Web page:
Waterborne Diseases: Policy Issues and Individual Prevention
Waterborne infections are those caused by bacteria, viruses, fungi, and protozoa that are present in water. They can also be caused by schistosomiasis and some other food-borne diseases. Waterborne diseases are one of the leading causes of death globally, accounting for an estimated 3.4 million deaths each year. The World Health Organization (WHO) estimates that 88% of these deaths are in developing countries and that they are mostly preventable.
Infections transmitted through contaminated water include cholera, typhoid fever, hepatitis A, dysentery (caused by various bacteria such as Shigella, Salmonella, and E. coli), and parasitic infections such as schistosomiasis, taeniasis, Fasciolopsiasis, Ascariasis, Enterobiasis, and leptospirosis. Poliovirus infection is no longer common since the introduction of vaccines, but it still occurs in some areas where sanitation is poor and water supplies are contaminated with sewage.
Waterborne diseases can also be caused by viruses such as the Norwalk virus, which causes gastroenteritis, and the adenovirus, which can cause respiratory infections. Severe Acute Respiratory Syndrome (SARS) is another viral disease that has been linked to water contamination.
2. Policy issues related to waterborne diseases
One of the main policy issues related to waterborne diseases is providing clean water and adequate sanitation facilities for all people. This is a major challenge in many developing countries where infrastructure is not well developed and water supplies are often contaminated with sewage. Improving water quality is also a key issue in developed countries where rivers and lakes may be polluted with industrial waste or agricultural runoff.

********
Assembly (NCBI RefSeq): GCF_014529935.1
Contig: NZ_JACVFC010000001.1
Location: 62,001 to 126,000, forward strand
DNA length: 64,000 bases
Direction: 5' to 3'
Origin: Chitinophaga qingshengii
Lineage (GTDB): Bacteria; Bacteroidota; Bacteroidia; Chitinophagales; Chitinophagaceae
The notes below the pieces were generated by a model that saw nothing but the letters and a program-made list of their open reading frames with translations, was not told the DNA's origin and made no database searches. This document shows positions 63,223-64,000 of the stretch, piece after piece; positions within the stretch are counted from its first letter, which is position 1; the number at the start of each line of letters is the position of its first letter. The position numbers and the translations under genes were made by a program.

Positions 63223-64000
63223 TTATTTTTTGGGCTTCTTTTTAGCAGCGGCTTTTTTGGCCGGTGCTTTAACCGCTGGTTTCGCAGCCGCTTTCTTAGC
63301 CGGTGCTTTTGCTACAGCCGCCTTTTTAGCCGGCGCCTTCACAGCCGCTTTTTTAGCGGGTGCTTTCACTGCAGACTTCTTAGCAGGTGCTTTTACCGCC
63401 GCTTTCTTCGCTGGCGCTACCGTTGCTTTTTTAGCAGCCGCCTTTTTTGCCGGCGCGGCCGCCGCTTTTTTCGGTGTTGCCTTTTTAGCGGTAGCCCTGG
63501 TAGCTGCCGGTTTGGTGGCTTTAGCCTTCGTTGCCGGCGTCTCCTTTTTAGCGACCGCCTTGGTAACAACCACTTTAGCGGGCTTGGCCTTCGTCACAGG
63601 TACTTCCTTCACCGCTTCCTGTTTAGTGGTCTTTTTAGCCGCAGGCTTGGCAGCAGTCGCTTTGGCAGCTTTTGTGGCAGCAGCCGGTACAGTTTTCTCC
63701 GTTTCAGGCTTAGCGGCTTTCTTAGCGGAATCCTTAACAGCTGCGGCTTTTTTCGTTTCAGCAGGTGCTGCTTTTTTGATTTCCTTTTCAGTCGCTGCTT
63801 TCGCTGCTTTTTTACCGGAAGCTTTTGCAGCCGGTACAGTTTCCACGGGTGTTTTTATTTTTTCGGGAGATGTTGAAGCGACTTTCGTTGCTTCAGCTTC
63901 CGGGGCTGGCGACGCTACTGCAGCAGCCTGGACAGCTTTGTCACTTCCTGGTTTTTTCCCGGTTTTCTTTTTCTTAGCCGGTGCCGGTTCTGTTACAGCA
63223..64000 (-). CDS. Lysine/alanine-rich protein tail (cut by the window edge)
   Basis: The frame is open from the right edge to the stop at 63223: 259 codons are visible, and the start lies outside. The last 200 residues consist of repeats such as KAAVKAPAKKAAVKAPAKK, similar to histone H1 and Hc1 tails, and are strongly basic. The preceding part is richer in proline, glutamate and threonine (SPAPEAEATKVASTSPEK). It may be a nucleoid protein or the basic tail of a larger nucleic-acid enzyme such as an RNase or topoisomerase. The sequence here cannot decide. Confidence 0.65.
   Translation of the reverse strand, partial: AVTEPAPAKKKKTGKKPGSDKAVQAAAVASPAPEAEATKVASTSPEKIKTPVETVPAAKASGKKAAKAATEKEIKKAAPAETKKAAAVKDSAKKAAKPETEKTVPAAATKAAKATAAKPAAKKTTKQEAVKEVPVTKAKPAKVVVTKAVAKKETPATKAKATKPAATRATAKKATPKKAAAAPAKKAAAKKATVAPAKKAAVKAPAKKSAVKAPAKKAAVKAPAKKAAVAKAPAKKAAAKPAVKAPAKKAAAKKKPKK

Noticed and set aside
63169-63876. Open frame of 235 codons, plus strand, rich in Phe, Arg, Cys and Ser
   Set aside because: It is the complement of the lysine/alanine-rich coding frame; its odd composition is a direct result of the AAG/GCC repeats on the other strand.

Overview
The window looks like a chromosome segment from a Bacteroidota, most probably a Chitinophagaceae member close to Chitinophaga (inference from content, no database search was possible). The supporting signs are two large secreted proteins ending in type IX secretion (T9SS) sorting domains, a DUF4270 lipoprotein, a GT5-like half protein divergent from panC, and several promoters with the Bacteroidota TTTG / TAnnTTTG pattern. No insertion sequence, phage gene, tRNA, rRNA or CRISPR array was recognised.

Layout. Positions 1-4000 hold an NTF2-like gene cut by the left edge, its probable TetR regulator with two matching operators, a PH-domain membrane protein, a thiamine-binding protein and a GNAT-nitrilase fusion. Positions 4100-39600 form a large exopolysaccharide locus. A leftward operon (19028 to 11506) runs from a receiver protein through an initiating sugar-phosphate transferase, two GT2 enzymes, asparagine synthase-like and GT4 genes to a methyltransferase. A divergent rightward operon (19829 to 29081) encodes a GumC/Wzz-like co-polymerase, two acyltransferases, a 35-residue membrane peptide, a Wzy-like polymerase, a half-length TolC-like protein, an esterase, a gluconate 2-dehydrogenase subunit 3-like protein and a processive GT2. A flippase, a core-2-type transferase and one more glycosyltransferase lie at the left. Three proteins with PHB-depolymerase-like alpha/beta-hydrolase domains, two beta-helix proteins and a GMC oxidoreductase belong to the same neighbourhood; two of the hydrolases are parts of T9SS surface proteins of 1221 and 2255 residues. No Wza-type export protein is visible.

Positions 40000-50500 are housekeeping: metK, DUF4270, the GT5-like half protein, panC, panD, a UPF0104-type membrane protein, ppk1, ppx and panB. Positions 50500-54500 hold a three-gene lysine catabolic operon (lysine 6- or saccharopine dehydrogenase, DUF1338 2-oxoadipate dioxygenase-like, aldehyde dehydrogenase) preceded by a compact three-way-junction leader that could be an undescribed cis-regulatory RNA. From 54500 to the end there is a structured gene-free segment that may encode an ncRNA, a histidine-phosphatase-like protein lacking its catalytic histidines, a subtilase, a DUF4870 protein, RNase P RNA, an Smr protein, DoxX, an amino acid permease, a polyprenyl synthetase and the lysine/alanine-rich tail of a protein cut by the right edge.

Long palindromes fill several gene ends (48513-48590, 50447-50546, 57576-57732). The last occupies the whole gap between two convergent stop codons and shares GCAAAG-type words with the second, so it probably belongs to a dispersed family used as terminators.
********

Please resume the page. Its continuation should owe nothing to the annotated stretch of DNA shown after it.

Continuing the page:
Another policy issue related to waterborne diseases is ensuring that food supplies are safe from contamination. This includes ensuring that food handlers follow good hygiene practices and that food is cooked properly before consumption.
3. The role of individual citizens in preventing waterborne diseases
Individuals can play a role in preventing waterborne diseases by ensuring that they have access to clean water and adequate sanitation facilities. They can also help to improve water quality by not polluting rivers or lakes with industrial waste or agricultural runoff.
Individuals can also help to prevent food-borne illnesses by following good hygiene practices when handling food and cooking it properly before consumption. It is also important to ensure that food comes from reputable sources and is not past its expiration date.
Waterborne diseases are a major global problem and they require the input of both governments and individual citizens to prevent them. Governments need to provide clean water and adequate sanitation facilities for all people and ensure that food supplies are safe from contamination. Individuals can help by ensuring that they have access to clean water and adequate sanitation facilities and by following good hygiene practices when handling food